Priests of the Imperial Cult

July 28, 2011

There is much evidence that the Imperial Cult of Caesar Worship was thriving by the end of the 1st century and in the years following. This was the case with many of the cities mentioned in Rev. 2-3, cities where the Seven Churches of Asia were located. (By churches we do not mean church buildings, but seven congregations of Christians in the Roman province of Asia).

Priest of Imperial Cult. Izmir Museum (Smyrna). Photo by Leon Mauldin.

 William Barclay, in his Letters to the Seven Churches said,

Emperor worship had begun as spontaneous demonstration of gratitude to Rome; but toward the end of the first century, in the days of Domitian, the final step was taken and Caesar worship became compulsory. Once a year the Roman citizen must burn a pinch of incense on the altar to the godhead of Caesar; and having done so, he was given a certificate to guarantee that he had performed his religious duty” (Barclay.29).

For the Christian, there was (is) but one Lord, and that is Jesus Christ. But there was tremendous pressure to say that Caesar was Lord, and there were many consequences if one failed to do so.

On a personal note: I enjoyed teaching at Sewell Hall’s Young Men’s Leadership Camp Mon-Wed, surveying the Seven Churches (Rev. 2-3) and making use of lots of photos of the biblical sites.

Tonight my wife and I are in Toronto en route to Sudbury to do a series of Bible lessons there.

Click on image for higher resolution.


At Pergamum, Trajan’s Temple

May 11, 2010

As we continue to look at biblical sites, especially in Turkey, we want to call attention to some points of interest in Pergamum, located at modern Bergama.  Fatih Cimok writes, “The word Pergamum is thought to have been from a pre-Hellenistic tongue and meant ‘citadel’ or ‘stronghold'” (Pergamum, 2009 ed., p.7).

Pergamum has an interesting history.  In ancient times, it wasn’t just the city of Pergamum, it was actually the kingdom of Permamum, which extended from Bythinia to Cappodoccia.

Pergamum came under Roman rule in 133 B.C., when King Attlos II died. He had bequeathed Pergamum to Rome in his will. It was during Roman times that a temple was built and dedicated to Emperor Trajan and his adopted son Hadrian. Todd Bolen observes, “The Trajan temple was the jewel of Pergamum.”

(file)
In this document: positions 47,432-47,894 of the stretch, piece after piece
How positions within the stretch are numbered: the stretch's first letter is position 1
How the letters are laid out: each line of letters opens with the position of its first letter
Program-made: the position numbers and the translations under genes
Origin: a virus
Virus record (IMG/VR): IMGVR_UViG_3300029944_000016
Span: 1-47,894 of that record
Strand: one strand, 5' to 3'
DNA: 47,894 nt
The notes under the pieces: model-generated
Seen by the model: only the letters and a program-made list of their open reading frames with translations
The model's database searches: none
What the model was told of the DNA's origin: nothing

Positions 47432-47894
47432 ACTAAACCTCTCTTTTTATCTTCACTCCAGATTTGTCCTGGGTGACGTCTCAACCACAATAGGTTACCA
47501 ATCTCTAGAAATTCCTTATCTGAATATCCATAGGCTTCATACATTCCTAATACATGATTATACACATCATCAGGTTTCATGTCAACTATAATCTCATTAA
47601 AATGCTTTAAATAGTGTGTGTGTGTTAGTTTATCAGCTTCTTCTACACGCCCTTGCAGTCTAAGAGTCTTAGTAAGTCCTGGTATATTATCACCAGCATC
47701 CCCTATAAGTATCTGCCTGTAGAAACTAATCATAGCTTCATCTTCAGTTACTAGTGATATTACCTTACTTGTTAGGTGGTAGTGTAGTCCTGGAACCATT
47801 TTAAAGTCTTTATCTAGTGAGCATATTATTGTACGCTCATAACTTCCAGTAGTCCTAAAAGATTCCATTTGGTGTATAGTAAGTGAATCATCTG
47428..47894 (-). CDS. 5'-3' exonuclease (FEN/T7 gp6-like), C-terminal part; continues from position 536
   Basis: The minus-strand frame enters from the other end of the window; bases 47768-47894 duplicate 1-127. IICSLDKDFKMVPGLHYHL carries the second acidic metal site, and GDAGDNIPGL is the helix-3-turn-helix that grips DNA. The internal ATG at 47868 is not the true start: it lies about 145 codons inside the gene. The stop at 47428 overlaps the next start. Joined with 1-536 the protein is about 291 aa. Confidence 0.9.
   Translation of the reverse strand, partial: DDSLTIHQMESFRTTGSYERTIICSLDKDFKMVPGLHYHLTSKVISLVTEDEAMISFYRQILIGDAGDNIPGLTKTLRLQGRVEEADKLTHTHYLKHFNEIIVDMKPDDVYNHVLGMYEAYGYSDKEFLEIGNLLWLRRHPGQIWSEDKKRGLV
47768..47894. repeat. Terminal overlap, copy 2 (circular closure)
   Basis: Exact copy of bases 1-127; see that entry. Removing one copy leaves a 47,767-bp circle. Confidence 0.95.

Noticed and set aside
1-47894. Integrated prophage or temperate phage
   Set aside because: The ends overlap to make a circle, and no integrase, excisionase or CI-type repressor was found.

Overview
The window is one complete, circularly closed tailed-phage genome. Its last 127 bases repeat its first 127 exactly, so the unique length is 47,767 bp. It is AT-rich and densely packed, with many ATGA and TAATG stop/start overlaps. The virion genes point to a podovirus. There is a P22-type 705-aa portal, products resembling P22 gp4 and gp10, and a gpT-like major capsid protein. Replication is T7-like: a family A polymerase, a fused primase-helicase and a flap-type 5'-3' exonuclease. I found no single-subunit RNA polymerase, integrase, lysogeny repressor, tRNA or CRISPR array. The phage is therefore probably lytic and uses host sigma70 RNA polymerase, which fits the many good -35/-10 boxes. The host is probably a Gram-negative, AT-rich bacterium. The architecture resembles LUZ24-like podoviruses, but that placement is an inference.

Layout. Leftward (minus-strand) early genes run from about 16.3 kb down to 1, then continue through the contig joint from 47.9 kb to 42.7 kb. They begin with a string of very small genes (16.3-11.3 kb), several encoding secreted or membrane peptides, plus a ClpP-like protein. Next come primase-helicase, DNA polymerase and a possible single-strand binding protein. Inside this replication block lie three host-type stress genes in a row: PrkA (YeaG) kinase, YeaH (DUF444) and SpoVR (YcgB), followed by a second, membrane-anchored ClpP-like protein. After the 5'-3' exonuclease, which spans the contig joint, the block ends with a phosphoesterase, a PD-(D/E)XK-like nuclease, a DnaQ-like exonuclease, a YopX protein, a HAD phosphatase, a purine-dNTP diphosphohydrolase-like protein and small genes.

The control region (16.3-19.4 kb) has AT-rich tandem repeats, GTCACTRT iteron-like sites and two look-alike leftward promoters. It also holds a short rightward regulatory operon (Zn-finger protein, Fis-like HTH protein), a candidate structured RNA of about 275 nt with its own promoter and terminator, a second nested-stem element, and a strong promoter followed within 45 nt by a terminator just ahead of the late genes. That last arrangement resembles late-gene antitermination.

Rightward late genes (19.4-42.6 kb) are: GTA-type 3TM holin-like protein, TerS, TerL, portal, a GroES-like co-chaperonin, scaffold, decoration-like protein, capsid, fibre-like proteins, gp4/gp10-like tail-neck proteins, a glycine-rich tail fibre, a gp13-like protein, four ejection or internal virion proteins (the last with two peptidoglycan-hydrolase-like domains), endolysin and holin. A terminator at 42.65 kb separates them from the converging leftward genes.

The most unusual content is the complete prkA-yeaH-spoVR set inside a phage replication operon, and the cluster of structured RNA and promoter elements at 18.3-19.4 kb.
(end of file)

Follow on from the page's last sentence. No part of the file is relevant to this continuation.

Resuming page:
Today’s photos depict some of the ruins of the Trajan temple. Restoration has been done by the German Archaeological Institute.  Click on images for higher resolution.

Tragan Temple in Pergamum. Photo by Leon Mauldin.

Trajan reigned A.D. 98-117, and Hadrian reigned A.D. 117-138.

Tragan Temple in Pergamum. Photo by Leon Mauldin.

Pergamum became a center for the Imperial Cult, for emperor worship. Cimok writes:

Having an imperial temple would also bring many visitors to a city like Pergamum during the festivals held for the imperial cult, and consequently economic benefits; thus the cities on Roman soil (including Pergamum and Ephesus) competed over building imperial temples. (Ibid.17).

More to come on Pergamum. See also our previous posts on Emperor Worship at Ephesus April 10,11, and 14.

Smyrna, the Poor, Rich Church

April 27, 2010

In Rev. 2 we have the letter to the church at Smyrna (modern Izmir).  This church received the shortest of the seven letters (Rev. 2:8-11), and it consists only of commendations.  Smyrna was one of the wealthiest cities of the Roman province of Asia, but the Christians there were poor; Jesus wrote, “I know your works, tribulation, and poverty (but you are rich)” (Rev. 2:9).   Their poverty may have been in large measure due to their unwillingness to compromise their convictions.  Christians who were exclusively loyal to Jesus Christ could not worship other gods, nor could they take part in emperor worship.  It may be difficult for us to imagine how pervasive idolatry was in the first century.  When the New Testament church came into existence, the residents of Smyrna had for centuries been worshiping the goddess Athena.  The ruins of her temple are pictured here:

Athena Temple in Smyrna. Photo by Leon Mauldin.

The goddess Athena was in fact widely worshiped. Her image below is in the Izmir Museum:

Image of goddess Athena. Izmir Museum. Photo by Leon Mauldin.

Imperial worship was deeply entrenched at Smyrna, the practice of burning incense to Caesar and saying that “Caesar is Lord.”   Here is an image of one of the priests of the Imperial Cult, representative of the men who served in such temples and expedited emperor worship.

Priest of Imperial Cult. Izmir Museum. Photo by Leon Mauldin.

Those who made up the church at Smyrna were told, “Be faithful until death, and I will give you the crown of life” (Rev. 2:10). We learn that the faith that pleases God is based not on convenience, but on deep and abiding conviction.  What Jesus required in the 1st century He requires in the 21st century.